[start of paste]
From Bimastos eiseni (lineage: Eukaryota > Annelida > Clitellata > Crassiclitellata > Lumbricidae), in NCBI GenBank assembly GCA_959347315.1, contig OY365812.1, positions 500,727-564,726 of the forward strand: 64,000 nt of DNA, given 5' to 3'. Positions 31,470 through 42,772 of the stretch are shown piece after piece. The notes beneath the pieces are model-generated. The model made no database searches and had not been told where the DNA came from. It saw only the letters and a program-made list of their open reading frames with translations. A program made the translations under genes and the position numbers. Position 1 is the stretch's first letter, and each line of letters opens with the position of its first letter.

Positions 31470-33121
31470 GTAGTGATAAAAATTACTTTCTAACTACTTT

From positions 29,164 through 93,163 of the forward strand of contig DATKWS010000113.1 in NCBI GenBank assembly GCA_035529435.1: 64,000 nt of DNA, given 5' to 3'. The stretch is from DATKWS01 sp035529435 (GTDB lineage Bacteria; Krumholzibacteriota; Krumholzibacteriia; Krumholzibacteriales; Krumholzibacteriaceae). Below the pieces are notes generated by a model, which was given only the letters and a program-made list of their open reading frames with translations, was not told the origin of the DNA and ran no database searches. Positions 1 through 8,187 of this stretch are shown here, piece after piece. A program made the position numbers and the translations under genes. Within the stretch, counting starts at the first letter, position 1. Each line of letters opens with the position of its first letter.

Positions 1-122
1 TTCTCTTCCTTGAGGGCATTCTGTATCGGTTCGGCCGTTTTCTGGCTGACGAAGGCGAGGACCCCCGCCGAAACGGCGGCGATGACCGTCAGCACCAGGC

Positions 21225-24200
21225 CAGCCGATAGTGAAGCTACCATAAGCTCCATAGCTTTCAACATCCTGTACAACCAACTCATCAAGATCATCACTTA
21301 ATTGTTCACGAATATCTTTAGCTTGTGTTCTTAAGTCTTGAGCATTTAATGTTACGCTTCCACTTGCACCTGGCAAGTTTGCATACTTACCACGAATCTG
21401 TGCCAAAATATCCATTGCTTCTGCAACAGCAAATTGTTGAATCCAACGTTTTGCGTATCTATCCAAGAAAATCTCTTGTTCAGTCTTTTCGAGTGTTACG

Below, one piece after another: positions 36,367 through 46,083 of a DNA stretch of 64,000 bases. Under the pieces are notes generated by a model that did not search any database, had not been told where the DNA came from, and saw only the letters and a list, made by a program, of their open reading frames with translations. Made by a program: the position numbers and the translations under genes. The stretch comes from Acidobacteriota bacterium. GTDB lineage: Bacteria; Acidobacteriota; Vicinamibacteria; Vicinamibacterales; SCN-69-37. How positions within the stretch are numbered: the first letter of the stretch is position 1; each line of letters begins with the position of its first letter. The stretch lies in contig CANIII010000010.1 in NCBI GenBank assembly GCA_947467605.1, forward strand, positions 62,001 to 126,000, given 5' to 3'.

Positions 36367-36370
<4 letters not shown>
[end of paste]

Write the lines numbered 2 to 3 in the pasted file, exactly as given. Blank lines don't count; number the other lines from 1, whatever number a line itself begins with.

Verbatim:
Positions 31470-33121
31470 GTAGTGATAAAAATTACTTTCTAACTACTTT